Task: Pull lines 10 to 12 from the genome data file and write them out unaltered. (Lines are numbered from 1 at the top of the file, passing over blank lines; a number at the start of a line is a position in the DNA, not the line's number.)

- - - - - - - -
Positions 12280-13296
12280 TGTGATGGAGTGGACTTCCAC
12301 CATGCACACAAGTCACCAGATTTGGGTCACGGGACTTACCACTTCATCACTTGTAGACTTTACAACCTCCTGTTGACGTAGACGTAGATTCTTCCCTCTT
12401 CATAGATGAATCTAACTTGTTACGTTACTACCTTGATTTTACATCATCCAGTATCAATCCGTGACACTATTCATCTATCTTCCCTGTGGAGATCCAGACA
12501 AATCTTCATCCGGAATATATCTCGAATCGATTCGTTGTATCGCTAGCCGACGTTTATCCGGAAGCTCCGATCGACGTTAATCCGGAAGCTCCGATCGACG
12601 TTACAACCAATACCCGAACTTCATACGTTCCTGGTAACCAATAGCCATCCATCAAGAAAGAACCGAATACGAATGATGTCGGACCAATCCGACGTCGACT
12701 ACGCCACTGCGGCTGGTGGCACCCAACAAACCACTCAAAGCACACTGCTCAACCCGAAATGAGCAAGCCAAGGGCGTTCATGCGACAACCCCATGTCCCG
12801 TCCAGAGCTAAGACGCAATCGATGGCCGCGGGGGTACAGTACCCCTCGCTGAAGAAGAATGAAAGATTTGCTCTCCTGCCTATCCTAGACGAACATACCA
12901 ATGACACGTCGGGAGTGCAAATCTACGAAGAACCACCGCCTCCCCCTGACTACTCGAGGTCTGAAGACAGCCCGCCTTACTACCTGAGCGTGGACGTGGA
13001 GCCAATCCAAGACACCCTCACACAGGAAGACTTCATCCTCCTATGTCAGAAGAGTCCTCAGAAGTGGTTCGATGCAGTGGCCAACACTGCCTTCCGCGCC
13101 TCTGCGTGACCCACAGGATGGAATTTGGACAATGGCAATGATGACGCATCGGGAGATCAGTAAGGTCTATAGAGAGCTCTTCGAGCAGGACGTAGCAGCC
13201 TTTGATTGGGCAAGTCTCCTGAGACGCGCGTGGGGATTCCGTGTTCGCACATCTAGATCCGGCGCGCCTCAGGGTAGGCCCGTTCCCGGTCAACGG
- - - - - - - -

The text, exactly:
13001 GCCAATCCAAGACACCCTCACACAGGAAGACTTCATCCTCCTATGTCAGAAGAGTCCTCAGAAGTGGTTCGATGCAGTGGCCAACACTGCCTTCCGCGCC
13101 TCTGCGTGACCCACAGGATGGAATTTGGACAATGGCAATGATGACGCATCGGGAGATCAGTAAGGTCTATAGAGAGCTCTTCGAGCAGGACGTAGCAGCC
13201 TTTGATTGGGCAAGTCTCCTGAGACGCGCGTGGGGATTCCGTGTTCGCACATCTAGATCCGGCGCGCCTCAGGGTAGGCCCGTTCCCGGTCAACGG